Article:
Why this wave of COVID hospitalizations in Mass. is different

For much of the past two months, the number of people hospitalized with COVID in Massachusetts has been rising again.

Hospitalizations have leveled off in recent days, but they’ve stressed a health care system already struggling with high demand and staffing shortages.

And yet, the latest wave of COVID in hospitals looks different.

This wave has been smaller and slower

Fewer than 700 people with COVID were hospitalized across the state by the end of May. That number had been ticking up for weeks — but not as quickly as overall cases. And it’s just a fraction of the more than 3,000 COVID patients in hospitals during the height of the omicron surge in January.

The latest state data indicate hospitalizations may have peaked at the end of May.

“We’re pretty far from what I would call a big surge,” said Dr. Richard Nesto, chief medical officer for Beth Israel Lahey Health. “The COVID numbers, they’re creeping more rather than jumping.”

This COVID “creep” has been easier for hospitals to manage than the steep rise of COVID in the winter. At the time, hospitals canceled surgeries and other procedures just to make room for all the COVID patients.

“It’s still an influx of patients that we didn’t have before,” Nesto said. “But it’s not like it was [a few] months ago.”

Most patients are not being treated primarily for COVID

An important trend that’s become clear in the data is that most people who have COVID and are hospitalized just happened to test positive for the coronavirus when they were admitted for a different reason. Only about one in three are being treated for a COVID-related illness, such as pneumonia.

An even smaller share of hospitalized COVID patients — about 10% — are in intensive care. This is very different from earlier points in the pandemic when hospitals worried about running out of ICU beds and ventilators for the sickest patients.

“We are absolutely seeing a lot of COVID in the community, but relatively fewer people needing hospitalization,” said Dr. Paul Biddinger, chief preparedness and continuity officer for Mass General Brigham. “The percent of people hospitalized for COVID illness is not correlating with the overall magnitude of cases we’re seeing in the community.”

Patients who have COVID as a secondary issue still add to the strain on hospitals. They usually need private rooms, and health care workers have to wear more protective equipment when taking care of them.

But doctors say it’s encouraging to see relatively fewer people getting seriously ill from COVID, compared with a few months ago.

One factor, they say, is immunity. Massachusetts has a highly vaccinated population, and infections are generally less severe for people who are vaccinated and boosted.

In addition, significant numbers of people had COVID just a few months ago, during the omicron surge, and likely still have some immunity from those infections.

People who test positive for COVID now also have access to new drugs, such as Paxlovid, which help prevent them from getting sick enough to need the hospital.

Mass General Brigham has prescribed Paxlovid to more than 7,000 COVID patients, Biddinger said, and only 24 of them needed to be hospitalized.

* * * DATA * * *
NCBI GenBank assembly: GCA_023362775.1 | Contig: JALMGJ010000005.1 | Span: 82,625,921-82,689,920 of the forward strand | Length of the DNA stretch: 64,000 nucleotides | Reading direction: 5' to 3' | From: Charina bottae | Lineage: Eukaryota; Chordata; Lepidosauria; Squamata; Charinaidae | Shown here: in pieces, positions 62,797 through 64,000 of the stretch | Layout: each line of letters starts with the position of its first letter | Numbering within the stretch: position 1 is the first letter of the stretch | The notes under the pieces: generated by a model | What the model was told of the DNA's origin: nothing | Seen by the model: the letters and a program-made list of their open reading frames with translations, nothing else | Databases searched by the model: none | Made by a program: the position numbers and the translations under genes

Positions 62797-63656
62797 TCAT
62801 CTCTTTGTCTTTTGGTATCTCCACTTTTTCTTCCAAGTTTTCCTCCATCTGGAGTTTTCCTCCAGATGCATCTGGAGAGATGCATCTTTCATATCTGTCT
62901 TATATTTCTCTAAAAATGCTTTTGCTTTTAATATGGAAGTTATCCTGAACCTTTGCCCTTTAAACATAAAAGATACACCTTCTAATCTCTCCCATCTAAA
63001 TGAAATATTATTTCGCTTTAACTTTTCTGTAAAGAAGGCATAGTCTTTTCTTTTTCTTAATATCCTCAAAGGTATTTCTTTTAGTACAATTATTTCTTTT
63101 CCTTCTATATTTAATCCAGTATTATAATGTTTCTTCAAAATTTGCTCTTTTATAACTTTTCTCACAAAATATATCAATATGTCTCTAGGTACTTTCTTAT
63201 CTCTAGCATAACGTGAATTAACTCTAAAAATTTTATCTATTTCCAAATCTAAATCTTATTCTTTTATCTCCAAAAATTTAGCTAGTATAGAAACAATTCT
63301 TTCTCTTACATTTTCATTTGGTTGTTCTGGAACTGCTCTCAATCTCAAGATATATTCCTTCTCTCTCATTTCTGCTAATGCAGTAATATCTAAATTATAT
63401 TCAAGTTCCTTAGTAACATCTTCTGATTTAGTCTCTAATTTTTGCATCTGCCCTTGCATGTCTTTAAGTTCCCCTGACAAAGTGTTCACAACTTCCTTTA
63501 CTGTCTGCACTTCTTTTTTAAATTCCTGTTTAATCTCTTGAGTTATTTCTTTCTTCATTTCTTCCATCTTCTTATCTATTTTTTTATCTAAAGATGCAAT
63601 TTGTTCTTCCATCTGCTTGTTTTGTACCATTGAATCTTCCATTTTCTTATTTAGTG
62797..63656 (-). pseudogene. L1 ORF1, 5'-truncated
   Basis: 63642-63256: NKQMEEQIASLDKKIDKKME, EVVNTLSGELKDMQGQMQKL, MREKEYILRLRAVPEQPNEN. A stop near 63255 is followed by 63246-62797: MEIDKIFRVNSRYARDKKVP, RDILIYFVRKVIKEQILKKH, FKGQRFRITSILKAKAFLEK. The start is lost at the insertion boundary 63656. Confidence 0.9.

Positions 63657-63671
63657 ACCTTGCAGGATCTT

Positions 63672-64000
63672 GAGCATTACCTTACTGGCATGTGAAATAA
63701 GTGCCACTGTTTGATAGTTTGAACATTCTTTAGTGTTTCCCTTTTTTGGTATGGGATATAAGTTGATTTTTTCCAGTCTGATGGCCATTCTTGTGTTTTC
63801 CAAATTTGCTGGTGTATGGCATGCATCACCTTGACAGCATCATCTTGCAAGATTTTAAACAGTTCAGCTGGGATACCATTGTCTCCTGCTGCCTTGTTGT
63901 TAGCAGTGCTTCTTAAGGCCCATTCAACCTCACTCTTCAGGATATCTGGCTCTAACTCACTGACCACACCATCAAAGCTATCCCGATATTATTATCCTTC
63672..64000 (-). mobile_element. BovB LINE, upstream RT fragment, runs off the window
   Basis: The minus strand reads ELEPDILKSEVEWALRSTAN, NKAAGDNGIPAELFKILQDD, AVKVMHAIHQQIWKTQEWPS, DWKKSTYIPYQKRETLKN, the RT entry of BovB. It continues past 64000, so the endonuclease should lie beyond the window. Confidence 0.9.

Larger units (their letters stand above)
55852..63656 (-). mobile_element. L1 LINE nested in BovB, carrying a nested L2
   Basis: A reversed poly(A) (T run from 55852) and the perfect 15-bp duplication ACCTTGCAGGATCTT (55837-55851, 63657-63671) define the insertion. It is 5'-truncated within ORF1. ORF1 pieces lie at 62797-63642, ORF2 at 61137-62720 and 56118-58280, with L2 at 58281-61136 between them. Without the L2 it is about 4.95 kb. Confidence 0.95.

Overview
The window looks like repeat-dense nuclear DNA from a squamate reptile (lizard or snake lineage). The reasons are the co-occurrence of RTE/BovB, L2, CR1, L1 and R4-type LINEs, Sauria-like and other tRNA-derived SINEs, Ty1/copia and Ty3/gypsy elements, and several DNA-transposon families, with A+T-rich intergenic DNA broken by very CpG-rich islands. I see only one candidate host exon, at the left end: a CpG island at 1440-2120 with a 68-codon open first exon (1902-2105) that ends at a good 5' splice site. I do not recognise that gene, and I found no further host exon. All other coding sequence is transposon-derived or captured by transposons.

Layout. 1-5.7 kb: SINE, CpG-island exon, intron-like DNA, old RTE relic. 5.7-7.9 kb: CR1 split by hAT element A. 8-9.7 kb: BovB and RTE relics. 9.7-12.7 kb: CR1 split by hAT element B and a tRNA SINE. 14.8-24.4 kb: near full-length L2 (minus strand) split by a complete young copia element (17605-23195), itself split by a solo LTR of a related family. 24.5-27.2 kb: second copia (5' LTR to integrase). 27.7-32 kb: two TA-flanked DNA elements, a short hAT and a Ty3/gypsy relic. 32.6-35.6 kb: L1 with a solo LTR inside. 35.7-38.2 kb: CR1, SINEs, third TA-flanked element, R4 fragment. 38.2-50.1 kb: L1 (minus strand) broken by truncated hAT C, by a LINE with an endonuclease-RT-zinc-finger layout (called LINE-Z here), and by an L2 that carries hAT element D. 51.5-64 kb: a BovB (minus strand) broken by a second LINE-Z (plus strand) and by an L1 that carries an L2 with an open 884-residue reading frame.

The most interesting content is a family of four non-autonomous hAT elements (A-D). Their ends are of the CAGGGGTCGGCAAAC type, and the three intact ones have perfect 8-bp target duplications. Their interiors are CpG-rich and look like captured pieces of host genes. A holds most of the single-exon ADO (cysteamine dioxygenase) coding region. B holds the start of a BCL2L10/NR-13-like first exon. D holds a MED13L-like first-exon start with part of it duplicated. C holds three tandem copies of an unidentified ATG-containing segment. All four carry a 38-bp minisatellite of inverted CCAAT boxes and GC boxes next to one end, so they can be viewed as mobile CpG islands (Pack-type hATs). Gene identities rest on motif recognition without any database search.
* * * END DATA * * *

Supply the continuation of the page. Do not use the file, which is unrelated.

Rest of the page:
Most COVID patients in hospitals are being treated for a different problem. One-third are being treated for COVID. (Courtesy Mass. Department of Public Health)

Hospitals are still in crisis

Whether COVID cases rise or fall, hospitals are still struggling. They’re facing unusually high demand from people who need surgery and treatment for all kinds of diseases. Many of these patients had to defer care earlier in the pandemic and are now catching up on appointments and procedures they missed.

Each hospital bed for a patient sick with COVID is a bed that can’t go to someone else with an urgent medical need.

Hospitals are also scrambling to hire staff as many health care workers, exhausted from the pandemic, are leaving their jobs.

The staffing shortages have worsened during the latest COVID upswing, as health care workers themselves catch the virus and have to stay out of work for days. At large hospital systems, that could be hundreds of workers at a time.

Dr. Shira Doron, hospital epidemiologist at Tufts Medical Center, said hospitals are in crisis — and COVID contributes.

“Everyone is seeing really, really busy emergency rooms… really, really short staffing… and full beds,” she said.

Dr. Eric Dickson, chief executive of UMass Memorial Health Care, said these factors make the timing of the latest COVID wave particularly tough.

“As we started to see this uptick, we were really overwhelmed trying to catch up with a lot of work that had been put off for the last two years [and] dealing with staffing challenges,” he said. “We were starting from a position of weakness in health care, and then you’re laying this on top of it.”

The future: more peaks and valleys

Hospitals are working to increase staffing and open enough beds to take care of all their patients. Meanwhile, for the foreseeable future, COVID numbers are expected to swing up and down.

Hospital leaders say if case numbers are rising, everyone can play a role in slowing the spread by taking now-familiar precautions: wear masks indoors, use rapid tests, get vaccinated and boosted.

“We all need to kind of watch what’s going on and be good citizens,” Dickson said. “And when we see COVID on the rise, do everything we can to blunt the peak of the surge.”

Dickson is just recovering from a case of COVID himself. He thinks he was most likely infected at a Boston Celtics game where most people were unmasked.

Hospital leaders are almost certain they’ll see another wave of COVID when this one subsides, but the virus has been notoriously difficult to predict. Much depends on how the virus mutates and whether a concerning new variant emerges.